Did Guptas sell mines they didn’t own? The Zuma and Guptas stories is just getting interesting day by day.

Many questions remain about the Gupta family’s announcement on Wednesday that it was selling Tegeta Exploration, a company with coal mines that, according to Eskom, are critical for keeping the lights on in the country. But two questions stand out: Who is buying Tegeta, and who is selling it?

Neighbours in the vicinity of the buyer’s offices are not much help.

“I just know him from when we’re both crossing the street sometimes,” said one. “I think he may be French.”

The presumed Frenchman may — or may not — be the sole employee of Charles King, the holding company that is to buy Tegeta and its coal mines for R2.97‑billion.

Tegeta supplies Eskom with thousands of tonnes of coal every day, coal so crucial for generating electricity that Eskom has gone to extraordinary lengths to keep it flowing.

If all goes according to plan, it will soon be owned by Charles King, which operates out of a building in a side street of Lausanne, Switzerland, which it shares with a yoga studio and a violin-maker.

Employees at those businesses say Charles King’s sole employee is not particularly gregarious, and so they know nothing about him. Another problem is that the neighbours aren’t actually sure whether he works for Charles King at all.

“There are a lot of company names on the mailbox,” said one neighbour. “We wonder what it is that is going on up there.”

Charles King is a peculiar owner for a coal mining company over which empowerment titans such as Cyril Ramaphosa used to do battle. Its sole line of business used to be selling clothes under the brand Charles King Paris: shirts with dragon motifs, hats with butterfly motifs and hoodies featuring highly stylised birds, all somewhat derivative.

According to meticulous Swiss corporate records, its sole corporate officer is Ronald Beau. He is a tax planner and corporate service provider who went into business for himself after his employer, accounting firm Arthur Andersen, was shut down for facilitating, and then trying to hide, one of the biggest frauds in global corporate history by United States energy firm Enron.

These days, Beau deals mostly with companies involved in shipping, with the occasional Brazilian oil company operating in Sudan thrown into the mix.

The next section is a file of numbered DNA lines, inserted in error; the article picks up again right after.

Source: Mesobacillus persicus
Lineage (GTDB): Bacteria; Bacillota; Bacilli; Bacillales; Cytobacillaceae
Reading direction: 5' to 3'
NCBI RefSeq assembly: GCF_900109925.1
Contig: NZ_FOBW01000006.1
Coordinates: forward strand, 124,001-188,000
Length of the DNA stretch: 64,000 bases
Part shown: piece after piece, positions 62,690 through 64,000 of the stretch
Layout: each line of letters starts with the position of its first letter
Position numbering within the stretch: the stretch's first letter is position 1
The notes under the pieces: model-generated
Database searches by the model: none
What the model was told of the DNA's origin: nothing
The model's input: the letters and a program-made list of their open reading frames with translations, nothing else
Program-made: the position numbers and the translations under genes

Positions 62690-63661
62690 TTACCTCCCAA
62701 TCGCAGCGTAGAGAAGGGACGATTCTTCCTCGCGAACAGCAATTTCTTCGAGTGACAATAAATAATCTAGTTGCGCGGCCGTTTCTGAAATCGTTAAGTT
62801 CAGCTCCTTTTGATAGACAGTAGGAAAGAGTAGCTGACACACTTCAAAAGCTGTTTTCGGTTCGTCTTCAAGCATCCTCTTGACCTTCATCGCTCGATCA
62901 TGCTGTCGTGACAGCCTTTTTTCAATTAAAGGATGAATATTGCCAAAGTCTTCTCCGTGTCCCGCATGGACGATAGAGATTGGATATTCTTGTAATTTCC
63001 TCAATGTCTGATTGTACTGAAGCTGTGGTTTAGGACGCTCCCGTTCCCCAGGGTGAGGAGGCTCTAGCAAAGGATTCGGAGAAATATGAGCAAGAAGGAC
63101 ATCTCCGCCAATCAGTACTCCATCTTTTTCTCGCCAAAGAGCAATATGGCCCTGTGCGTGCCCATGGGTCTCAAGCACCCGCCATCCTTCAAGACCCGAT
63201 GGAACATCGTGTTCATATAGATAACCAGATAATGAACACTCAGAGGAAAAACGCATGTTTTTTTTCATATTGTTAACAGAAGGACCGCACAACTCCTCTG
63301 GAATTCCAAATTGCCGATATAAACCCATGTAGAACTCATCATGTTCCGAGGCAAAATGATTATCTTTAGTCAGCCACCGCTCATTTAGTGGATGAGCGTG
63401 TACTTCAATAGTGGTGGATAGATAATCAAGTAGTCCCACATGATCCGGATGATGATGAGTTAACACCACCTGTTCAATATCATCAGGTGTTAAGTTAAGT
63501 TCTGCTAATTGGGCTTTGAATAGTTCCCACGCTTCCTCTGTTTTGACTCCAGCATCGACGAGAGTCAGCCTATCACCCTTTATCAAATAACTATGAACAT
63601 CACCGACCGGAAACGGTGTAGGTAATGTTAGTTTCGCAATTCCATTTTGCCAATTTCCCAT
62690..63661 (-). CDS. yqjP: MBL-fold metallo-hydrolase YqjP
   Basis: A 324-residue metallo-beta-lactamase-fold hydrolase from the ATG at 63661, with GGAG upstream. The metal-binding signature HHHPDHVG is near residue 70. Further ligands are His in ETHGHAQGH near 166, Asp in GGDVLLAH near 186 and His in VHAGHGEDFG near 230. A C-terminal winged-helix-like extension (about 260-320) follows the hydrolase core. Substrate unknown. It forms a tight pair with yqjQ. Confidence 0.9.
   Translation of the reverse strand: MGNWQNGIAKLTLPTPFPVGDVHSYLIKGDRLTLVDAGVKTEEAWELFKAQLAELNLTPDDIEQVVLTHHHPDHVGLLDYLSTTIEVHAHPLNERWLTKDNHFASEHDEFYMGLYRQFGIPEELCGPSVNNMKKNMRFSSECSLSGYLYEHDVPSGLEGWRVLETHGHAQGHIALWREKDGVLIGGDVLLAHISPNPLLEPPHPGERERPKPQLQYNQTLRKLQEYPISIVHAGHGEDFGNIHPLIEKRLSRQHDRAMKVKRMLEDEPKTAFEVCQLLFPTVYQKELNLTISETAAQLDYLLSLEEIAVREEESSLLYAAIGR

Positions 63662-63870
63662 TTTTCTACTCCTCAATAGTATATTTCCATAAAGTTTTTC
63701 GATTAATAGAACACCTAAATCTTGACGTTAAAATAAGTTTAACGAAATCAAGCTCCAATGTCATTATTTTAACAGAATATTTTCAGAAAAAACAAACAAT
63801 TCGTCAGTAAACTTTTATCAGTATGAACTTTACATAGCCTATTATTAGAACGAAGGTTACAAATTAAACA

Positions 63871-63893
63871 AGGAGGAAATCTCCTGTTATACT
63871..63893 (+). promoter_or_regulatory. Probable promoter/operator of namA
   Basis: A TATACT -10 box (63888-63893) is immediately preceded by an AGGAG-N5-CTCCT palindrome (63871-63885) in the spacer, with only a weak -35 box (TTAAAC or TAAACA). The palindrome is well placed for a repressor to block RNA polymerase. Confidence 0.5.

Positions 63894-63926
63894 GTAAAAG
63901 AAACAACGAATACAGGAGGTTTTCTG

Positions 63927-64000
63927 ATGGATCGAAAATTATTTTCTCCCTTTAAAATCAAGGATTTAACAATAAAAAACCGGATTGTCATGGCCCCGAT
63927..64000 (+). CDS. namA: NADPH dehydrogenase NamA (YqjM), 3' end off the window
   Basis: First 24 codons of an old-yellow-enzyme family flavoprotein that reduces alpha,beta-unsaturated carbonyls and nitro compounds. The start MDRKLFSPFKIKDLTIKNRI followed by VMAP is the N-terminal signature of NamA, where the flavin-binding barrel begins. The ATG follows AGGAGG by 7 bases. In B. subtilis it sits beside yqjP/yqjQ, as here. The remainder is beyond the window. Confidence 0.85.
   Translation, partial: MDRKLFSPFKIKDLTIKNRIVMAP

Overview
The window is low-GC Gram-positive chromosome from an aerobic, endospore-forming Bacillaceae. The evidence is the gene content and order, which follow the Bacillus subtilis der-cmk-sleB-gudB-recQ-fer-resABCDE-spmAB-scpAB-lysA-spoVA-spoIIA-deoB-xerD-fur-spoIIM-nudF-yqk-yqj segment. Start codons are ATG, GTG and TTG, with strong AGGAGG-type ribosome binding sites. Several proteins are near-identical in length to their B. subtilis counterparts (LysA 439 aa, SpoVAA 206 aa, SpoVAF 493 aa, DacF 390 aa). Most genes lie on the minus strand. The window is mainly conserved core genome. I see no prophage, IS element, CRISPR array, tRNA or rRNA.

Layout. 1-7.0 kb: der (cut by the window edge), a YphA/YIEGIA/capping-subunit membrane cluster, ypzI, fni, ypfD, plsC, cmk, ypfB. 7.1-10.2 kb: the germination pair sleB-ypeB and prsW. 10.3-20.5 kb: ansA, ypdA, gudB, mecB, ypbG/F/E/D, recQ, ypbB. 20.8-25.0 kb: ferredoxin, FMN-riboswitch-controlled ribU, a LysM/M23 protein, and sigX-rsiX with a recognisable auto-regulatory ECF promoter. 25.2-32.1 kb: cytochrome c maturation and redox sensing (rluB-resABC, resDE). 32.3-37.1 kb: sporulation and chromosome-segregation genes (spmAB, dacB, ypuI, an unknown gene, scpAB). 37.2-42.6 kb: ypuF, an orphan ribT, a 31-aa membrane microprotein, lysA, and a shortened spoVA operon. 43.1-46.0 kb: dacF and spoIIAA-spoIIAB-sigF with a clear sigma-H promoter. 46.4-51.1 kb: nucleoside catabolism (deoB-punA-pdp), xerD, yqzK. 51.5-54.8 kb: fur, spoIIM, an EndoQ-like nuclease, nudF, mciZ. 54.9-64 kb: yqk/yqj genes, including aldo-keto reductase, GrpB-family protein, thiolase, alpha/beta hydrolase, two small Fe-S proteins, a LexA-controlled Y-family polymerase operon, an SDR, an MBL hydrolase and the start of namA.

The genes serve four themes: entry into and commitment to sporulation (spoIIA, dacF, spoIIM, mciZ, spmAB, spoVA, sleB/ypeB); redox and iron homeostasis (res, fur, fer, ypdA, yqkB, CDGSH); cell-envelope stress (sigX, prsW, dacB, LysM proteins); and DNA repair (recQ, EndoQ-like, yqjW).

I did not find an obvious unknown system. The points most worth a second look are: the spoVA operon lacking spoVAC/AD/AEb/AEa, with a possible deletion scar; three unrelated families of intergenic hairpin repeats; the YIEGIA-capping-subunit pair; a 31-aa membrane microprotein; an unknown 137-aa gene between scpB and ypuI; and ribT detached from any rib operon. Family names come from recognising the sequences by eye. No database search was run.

But Charles King is simply a vehicle for the use of “highly respected” Amin Al Zarooni, who is “a leading businessman in the United Arab Emirates”, the Gupta family reassured on Wednesday, citing seven of his businesses as proof of his credentials.

Two of those companies have generic names impossible to trace. Four are joint ventures with European companies that do everything from making fire-fighting foam to planning urban spaces.

None of the four this week responded to questions about Al Zarooni. The final company, Jaffar Al Zarooni Real Estate, is very clear that it is run by Mohammed Abdul Kareem Al Zarooni, and also did not respond to questions about Amin.

Amin Al Zarooni apparently served as a front for a Gupta family member to set up a corporate presence in Dubai, investigative journalism organisations amaBhungane and Scorpio reported this week, citing emails from the Gupta Leaks.

Who actually owns Tegeta?

Unlike the buying company, the identity and credentials of the selling company are well known. It is just not clear that it actually owns what it says it is trying to sell.

Oakbay Investments had agreed to sell “its” Tegeta Exploration to Charles King, it announced on Wednesday.

Oakbay Investments is the corporate holding company used by — and, when it last disclosed its shareholding, wholly owned by — the Gupta family.

But when Tegeta bought the coal mines of the once high-flying Optimum out of business rescue in early 2016, it was majority owned by two black empowerment vehicles, respectively controlled by President Jacob Zuma’s son Duduzane and close Gupta business associate Salim Essa.

The acquisition was approved by both competition authorities and the mining ministry on the basis of that empowerment shareholding — and, as a condition of lucrative Eskom contracts still in place, Tegeta was required to continue being majority black-owned.

Mining companies have often complained that the transfer of mining licences is too closely regulated, and the empowerment conditions attached too onerous, when mines are bought and sold.

Oakbay did not respond to questions on Tegeta’s current ownership.

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